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abstract = "Objective: This study examined whether overweight and obesity are pretreatment comorbidities and predictors of short-term drug response in newly diagnosed untreated childhood absence epilepsy (CAE). We also examined whether dietary intake accounts for observed pretreatment body mass index (BMI) distribution. Methods: Pretreatment height and weight were available for 445 of 446 participants in the NIH-funded CAE comparative effectiveness trial (NCT00088452). Twenty-four-hour dietary recalls were collected. Calculated BMI and dietary intake were standardized for age, sex, and race/ethnicity and compared to age-matched US population from the National Health and Nutrition Examination Survey (NHANES). Logistic regression models tested BMI as a predictor of treatment response. Pharmacokinetic variables were explored as contributors to differential drug response. Results: After standardizing for demographic differences, children with CAE were more likely to be overweight (19.3{\%} vs 13.8{\%}; p <0.001) or obese (14.5{\%} vs 11.5{\%}; p <0.001) than NHANES controls. The combined prevalence of overweight and obesity was 33.8{\%} in the CAE cohort and 25.3{\%} among controls (p <0.001). Mean daily energy intake (difference -79.5 kcal/day, p 0.04) and daily carbohydrate intake (difference -10.7 g/day, p 0.04) were lower in the CAE group than in NHANES controls. With increasing baseline BMI z score, the efficacy and effectiveness of ethosuximide and valproic acid over lamotrigine became more pronounced, despite no significant differences in drug exposure and trough levels. Conclusions: Overweight and obesity are more prevalent in children with newly diagnosed CAE than in age-matched peers, despite lower caloric and carbohydrate intake. Baseline BMI may also predict differential drug response, which cannot be attributed to pharmacokinetic differences.",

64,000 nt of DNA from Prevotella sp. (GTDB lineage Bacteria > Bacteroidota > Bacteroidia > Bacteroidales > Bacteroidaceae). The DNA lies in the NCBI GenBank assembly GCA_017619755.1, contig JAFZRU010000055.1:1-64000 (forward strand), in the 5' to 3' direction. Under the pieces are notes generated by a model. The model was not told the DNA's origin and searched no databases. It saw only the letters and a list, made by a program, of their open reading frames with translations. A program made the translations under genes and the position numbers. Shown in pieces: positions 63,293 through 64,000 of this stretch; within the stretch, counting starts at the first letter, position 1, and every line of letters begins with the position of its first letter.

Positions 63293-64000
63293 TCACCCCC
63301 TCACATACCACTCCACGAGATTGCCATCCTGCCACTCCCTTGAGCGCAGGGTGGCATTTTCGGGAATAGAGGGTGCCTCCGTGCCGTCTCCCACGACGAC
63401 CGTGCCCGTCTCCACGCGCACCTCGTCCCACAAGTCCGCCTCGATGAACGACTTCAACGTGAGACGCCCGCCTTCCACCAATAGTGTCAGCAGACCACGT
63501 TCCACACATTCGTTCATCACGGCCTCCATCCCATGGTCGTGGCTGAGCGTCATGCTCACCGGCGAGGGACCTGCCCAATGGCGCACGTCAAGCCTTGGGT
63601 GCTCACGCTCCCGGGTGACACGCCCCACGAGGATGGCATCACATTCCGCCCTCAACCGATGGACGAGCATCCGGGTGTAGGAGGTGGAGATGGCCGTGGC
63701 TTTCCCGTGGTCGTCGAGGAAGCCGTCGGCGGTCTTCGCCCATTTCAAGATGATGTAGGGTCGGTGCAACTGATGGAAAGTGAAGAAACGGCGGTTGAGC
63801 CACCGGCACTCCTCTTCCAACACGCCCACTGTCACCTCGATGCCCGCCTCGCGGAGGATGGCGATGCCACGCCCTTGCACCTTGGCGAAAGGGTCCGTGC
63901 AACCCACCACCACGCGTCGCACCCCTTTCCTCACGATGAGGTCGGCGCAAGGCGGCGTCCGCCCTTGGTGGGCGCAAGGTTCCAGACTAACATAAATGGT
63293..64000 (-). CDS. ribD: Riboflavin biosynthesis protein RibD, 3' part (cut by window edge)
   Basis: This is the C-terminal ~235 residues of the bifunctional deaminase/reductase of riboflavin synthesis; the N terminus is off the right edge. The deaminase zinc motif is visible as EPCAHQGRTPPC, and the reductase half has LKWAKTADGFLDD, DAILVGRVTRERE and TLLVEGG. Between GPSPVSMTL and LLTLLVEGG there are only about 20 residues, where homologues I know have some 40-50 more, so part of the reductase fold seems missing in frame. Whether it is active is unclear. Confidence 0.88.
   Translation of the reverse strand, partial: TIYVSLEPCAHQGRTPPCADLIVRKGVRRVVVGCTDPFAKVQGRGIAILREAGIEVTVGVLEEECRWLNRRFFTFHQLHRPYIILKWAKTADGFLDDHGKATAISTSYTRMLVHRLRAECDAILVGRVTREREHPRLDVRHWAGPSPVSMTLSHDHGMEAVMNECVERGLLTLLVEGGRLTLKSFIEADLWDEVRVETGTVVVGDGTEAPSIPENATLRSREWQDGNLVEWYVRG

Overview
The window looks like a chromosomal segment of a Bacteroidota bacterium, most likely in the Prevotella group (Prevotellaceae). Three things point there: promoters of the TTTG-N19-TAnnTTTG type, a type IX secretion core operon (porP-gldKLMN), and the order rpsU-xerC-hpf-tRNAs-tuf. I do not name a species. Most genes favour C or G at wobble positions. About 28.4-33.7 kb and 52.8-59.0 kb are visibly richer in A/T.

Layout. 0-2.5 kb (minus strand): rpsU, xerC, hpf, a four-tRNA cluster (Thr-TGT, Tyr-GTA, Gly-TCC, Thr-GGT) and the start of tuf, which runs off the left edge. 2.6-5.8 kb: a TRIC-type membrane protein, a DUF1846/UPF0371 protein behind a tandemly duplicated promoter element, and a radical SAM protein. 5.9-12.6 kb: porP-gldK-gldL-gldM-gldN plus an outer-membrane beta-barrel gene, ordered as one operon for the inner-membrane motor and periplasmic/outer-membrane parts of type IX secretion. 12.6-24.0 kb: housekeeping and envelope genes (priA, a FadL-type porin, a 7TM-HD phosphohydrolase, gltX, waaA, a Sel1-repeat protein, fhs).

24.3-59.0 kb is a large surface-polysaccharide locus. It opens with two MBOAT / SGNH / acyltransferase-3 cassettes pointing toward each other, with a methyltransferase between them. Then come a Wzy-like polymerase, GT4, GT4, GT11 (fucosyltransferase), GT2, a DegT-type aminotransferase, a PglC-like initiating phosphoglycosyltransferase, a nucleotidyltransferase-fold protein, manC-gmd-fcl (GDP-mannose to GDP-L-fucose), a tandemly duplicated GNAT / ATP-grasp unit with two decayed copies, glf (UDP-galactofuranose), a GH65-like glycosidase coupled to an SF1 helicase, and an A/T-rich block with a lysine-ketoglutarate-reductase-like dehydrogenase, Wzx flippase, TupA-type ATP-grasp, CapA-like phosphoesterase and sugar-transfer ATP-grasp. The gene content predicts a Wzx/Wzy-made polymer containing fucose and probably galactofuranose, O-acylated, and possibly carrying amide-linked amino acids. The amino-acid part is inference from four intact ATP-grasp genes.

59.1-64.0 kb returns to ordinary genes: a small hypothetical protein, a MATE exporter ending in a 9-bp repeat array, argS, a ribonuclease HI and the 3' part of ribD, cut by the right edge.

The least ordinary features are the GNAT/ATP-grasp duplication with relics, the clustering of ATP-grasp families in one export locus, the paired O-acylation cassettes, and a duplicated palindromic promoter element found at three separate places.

author = "{Childhood Absence Epilepsy Study Group} and Ravindra Arya and Gillespie, {Catherine W.} and Avital Cnaan and Mahima Devarajan and Peggy Clark and Shlomo Shinnar and Vinks, {Alexander A.} and Kana Mizuno and Glauser, {Tracy A.}",
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T1 - Obesity and overweight as CAE comorbidities and differential drug response modifiers

AU - Childhood Absence Epilepsy Study Group

AU - Arya, Ravindra

AU - Gillespie, Catherine W.

AU - Cnaan, Avital

AU - Devarajan, Mahima

AU - Clark, Peggy

AU - Shinnar, Shlomo

AU - Vinks, Alexander A.

AU - Mizuno, Kana

AU - Glauser, Tracy A.

PY - 2016/4/26

Y1 - 2016/4/26